MOUNTAIN VIEW -- Christopher Lacy, just days into his new job as a senior software engineer, was on his way to a Sunnyvale client on Sept. 4, the day he shot and killed a California Highway Patrol officer without warning, investigators and a company official said Wednesday.
The 36-year-old programmer had long worked remotely for various Silicon Valley companies, but was hired at Mountain View-based Mindsource Inc. a week and two days before the shooting, said Gabriel Meza, Mindsource's vice president of human resources. As a senior software engineer, Lacy was tasked with development of Java, a computer programming language.
"In the seven days he worked for us the only feedback was he was doing an amazing job," Meza said. "He was top level. Very senior."
The new job had Lacy visiting various Silicon Valley clients at their sites to provide consulting, Meza said, meaning Lacy would have to either commute 430 miles round-trip from his home to isolated and rural Rancho Tehama, outside of Corning, or stay somewhere in the Bay Area during the week. Neighbors said Lacy moved north a year ago because he despised the hustle and bustle of the Bay Area.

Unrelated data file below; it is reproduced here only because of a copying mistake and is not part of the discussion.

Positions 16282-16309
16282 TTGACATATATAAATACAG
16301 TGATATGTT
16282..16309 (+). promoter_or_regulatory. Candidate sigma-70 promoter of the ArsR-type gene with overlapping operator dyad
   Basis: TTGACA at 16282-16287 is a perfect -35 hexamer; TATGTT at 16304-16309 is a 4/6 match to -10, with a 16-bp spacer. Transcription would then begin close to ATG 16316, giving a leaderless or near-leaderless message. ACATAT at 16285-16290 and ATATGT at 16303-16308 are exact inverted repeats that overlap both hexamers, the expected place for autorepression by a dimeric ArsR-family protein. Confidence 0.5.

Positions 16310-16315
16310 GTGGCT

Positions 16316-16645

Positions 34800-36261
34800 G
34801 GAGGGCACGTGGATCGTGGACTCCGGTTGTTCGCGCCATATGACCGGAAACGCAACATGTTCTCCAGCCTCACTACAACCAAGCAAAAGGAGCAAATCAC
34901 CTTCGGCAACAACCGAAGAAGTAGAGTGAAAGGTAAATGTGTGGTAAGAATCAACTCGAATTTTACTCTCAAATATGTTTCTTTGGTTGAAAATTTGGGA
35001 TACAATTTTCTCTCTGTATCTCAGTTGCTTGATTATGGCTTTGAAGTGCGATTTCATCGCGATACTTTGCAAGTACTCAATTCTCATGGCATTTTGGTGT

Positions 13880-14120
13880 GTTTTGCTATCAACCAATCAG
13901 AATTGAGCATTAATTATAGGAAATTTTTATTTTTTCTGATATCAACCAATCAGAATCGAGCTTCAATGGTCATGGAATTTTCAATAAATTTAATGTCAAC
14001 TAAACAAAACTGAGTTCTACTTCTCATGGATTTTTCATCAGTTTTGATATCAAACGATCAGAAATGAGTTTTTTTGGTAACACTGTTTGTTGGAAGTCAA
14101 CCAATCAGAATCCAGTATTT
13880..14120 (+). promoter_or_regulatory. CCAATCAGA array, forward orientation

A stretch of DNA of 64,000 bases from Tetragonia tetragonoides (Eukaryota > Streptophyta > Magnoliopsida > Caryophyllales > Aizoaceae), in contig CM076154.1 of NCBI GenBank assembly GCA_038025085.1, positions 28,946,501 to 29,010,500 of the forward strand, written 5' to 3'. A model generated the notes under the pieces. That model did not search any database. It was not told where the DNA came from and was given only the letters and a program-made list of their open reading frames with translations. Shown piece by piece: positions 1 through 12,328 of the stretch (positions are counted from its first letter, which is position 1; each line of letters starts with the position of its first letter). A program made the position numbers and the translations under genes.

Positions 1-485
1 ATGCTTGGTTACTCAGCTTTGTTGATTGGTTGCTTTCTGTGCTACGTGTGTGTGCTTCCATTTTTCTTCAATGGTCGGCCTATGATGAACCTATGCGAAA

On Sept. 4, Lacy was scheduled to provide consulting for Hewlett-Packard at their Sunnyvale office, Meza said. After a likely four-hour drive from his trailer in Rancho Tehama, Lacy was pulled over on Interstate 680 in Alamo for having an obstructed license plate. After a 10-second interaction with CHP officer Kenyon Youngstrom, Lacy shot him without warning. A second officer then shot Lacy to death. Youngstrom died the following evening.
His neighbor speculated that Lacy had been spending his weekdays in the Bay Area because his Jeep Wrangler was gone the week before the shooting.
"He told me he didn't ever want to go back down there," neighbor Jim Bowron said. "But you have to go where the money is, and Silicon Valley just happens to be that."
An e-mail from a Mindsource recruiter was found in his Jeep by investigators, according to a search warrant filed in Contra Costa Superior Court this week.
"We found him on a job board through a mailing list," Meza said of Lacy's hiring. "It's just very strange. This can happen to anybody."
Detectives seized a handgun safety certificate, ammunition, a gun-carrying case, three shooting targets and large amount of computer equipment, among other items, from his Tehama County trailer, according to court documents.
While searching the Jeep, investigators also found "a backpack containing (mail) belonging to Lacy, pistol ammunition, four loaded pistol magazines, a knit cap and a pistol shoulder holster," according to the warrant.
Youngstrom, 37, of Cordelia -- who donated his organs, saving the lives of four people -- will have a memorial service Thursday morning at a Vacaville church.
Contact Matthias Gafni at 925-952-5026. Follow him at Twitter.com/mgafni.